Drop another treat behind you and say “all done” so he knows to get up.
Continue to practice this sequence for several days (or even weeks) until you move on. You’re ready to move on when Bear starts purposefully walking over to the mat and lying down when you look at it.
While you’re in this step, throughout the day, whenever Bear decides to walk over to the mat to lie down on his own, throw delicious treats his way and give him lots of praise.
Basically you want Bear to love this freakin’ mat!
Step 3: Add the Magic Words
Okay, Bear is regularly walking over to the mat to lie down now. Great! You can add in the verbal cue now.
Get Bear’s attention by doing a few “watch me’s” or just let him smell your treats
Walk over to the mat and look at it
If you’re pretty sure he’s walking over to the mat, say the words, “Go to your spot!” in an upbeat voice
Wait for him to lie down, say “yes” and give him lots of praise! Awesome!
Say “all done!” and drop a treat behind you so he knows he can get up off the mat
Practice this at a close distance a ton of times. You want to get to the point where you can get Bear’s attention and say “go to your spot!” and he listens every single time. Use treats to your advantage and don’t be afraid to step it up and give him really good stuff (bacon? yum!) as a reward for going to his mat.
This is a slightly more advanced behavior so be patient and give him lots of praise throughout the exercise.
Step 4: Play with the 3 D’s: Distance, Duration, Distractions
Once Bear has the hang of this from a close distance, we’re going to add in a few curveballs. Remember, when you make something harder, practice a few easy ones where you’re standing right by the mat to get him started.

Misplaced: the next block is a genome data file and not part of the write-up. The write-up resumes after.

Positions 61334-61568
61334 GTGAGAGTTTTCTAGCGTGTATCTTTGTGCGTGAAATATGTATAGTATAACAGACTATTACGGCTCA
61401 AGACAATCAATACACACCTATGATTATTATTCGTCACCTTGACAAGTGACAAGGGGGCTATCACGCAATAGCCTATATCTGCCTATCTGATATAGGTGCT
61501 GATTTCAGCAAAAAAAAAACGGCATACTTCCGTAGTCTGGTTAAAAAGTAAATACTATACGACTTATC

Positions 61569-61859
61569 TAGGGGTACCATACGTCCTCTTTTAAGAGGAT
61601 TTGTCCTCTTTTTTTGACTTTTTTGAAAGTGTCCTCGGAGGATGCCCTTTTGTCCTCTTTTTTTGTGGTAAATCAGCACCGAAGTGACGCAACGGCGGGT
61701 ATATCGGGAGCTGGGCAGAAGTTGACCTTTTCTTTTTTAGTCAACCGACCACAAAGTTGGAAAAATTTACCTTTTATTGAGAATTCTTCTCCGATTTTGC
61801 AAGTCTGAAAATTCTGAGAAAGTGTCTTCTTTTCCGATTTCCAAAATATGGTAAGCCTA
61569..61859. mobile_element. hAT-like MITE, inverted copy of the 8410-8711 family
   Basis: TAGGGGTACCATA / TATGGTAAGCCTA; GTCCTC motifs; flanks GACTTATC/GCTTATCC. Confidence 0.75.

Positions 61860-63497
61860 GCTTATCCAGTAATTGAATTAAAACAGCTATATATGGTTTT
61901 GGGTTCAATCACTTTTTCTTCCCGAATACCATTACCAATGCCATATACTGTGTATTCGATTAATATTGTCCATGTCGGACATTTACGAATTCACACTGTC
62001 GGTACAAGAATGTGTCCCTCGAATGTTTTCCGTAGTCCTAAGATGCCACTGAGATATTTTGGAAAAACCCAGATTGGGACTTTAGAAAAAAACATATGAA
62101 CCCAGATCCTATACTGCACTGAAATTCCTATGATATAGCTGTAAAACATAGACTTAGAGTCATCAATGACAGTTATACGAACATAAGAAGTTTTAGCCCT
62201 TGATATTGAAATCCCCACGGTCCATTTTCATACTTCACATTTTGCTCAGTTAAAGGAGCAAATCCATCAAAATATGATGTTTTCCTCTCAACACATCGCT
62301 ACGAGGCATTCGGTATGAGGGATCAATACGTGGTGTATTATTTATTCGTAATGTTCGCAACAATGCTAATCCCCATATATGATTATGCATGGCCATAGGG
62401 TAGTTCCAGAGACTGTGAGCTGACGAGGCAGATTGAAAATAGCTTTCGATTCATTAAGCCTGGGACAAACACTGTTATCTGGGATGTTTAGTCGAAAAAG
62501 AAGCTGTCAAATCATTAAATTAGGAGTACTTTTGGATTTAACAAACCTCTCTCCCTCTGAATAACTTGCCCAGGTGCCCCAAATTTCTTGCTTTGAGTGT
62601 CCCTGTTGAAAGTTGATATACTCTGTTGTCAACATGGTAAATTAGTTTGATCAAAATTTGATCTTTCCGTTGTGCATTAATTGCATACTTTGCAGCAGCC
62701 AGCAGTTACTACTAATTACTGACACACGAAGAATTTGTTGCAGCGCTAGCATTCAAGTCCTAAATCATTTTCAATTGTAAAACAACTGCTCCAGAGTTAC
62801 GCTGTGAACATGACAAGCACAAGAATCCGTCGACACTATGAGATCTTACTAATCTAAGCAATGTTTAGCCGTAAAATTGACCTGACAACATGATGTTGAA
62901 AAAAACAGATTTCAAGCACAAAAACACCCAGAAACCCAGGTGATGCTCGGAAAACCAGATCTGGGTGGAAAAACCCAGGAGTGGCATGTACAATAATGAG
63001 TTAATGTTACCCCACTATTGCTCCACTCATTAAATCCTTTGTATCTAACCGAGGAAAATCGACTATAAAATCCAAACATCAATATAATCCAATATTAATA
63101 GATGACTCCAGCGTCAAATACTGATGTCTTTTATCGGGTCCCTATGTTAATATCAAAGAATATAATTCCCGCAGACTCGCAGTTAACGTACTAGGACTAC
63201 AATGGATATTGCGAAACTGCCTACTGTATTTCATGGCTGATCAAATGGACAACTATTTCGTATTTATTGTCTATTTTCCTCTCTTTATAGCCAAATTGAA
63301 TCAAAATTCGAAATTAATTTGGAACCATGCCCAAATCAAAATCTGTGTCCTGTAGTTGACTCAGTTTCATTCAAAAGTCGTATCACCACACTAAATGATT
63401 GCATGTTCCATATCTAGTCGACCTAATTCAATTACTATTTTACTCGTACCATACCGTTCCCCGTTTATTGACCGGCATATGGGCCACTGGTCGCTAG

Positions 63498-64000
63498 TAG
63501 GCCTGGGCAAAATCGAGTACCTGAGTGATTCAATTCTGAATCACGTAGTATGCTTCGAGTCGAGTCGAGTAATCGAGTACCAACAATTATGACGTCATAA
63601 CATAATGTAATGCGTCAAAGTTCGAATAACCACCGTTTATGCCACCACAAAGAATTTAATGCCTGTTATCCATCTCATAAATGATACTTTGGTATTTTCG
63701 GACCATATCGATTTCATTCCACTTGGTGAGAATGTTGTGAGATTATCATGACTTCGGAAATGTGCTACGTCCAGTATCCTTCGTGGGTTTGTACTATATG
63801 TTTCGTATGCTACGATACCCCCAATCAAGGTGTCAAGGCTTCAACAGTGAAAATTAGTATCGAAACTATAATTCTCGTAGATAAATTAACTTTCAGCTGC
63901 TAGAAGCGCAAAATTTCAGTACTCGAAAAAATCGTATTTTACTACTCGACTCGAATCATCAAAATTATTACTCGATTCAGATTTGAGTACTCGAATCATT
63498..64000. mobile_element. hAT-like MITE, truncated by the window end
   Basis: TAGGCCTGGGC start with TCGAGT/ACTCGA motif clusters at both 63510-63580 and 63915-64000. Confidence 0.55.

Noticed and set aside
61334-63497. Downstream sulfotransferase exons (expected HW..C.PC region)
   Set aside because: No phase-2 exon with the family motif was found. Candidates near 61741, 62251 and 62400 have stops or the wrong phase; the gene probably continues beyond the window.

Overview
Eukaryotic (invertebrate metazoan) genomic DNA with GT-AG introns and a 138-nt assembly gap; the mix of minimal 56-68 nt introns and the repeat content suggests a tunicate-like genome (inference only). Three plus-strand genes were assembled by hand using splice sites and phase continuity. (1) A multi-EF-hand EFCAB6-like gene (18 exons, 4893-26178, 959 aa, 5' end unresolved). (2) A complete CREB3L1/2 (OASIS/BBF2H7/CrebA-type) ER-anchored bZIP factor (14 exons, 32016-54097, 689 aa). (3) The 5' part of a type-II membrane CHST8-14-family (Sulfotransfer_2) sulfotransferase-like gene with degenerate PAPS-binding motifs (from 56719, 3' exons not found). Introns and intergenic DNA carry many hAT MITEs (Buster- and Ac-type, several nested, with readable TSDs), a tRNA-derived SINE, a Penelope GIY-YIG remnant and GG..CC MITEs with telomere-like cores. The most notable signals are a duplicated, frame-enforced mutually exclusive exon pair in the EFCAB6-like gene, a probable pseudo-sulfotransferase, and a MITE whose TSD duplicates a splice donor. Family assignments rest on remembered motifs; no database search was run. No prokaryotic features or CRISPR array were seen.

Walk a few paces away from the mat and ask him to “go to your spot”
After he’s got that one down, try asking him from across the room
Ask him when he is across the room
Move the mat to a different place and ask him to go to it there
Set up a few toys and ask him to go to his spot and walk by them
Move the mat to a busier room (like the kitchen) and practice there
Once he’s really getting good, move the mat outside and practice there
I saved this one for last, because it’s probably the most important for this command. Eventually, you want to be able to ask Bear to go to his spot and have him stay there until you release him.
You gotta work up to that.
Once you’ve mastered steps 1-3, start lengthening the time between “go to your spot!’ and “all done.” See if Bear can stay in place for 5 seconds and then release him. Try it for 8 seconds, then 10. Go back to 5 (because you don’t want to keep making things harder and harder.) Try 15 second. Back sure you release him every time with an “All done!” and a treat.
When you are getting up to the longer durations, you can start to feed Bear treats as long as he stays on the mat.
That would look like this: “Go to your place!” (count 5 seconds) “Yes!” Treat. (count 5 seconds) “Yes!” Treat. And so on. Make sure you only say “yes!” if he remains lying on the mat.
If it looks like Bear is about the get up, say “all done!” before he does and make it a little easier next time.
Keep working on your duration until he can stay there for 10, 20, and then 30 minutes. If he ever gets up, just say something like “uh oh!” and ask him to go back to his mat. Make it a little easier and release him before he gets up next time.
Training Tips & Advice
Take this one slow, if your dog is having trouble, so back a step and really practice there before you move on
If your dog is really having trouble, go back and practice “sit” and “down” like crazy. Also practice “automatic sits” where you expect your dog without you having to say anything.
If your dog doesn’t want to get up from the mat, even after you say “all done,” try throwing a few treats, tapping the floor, and encouraging him to get up. When he gets up, you can say “yes” and give him a treat.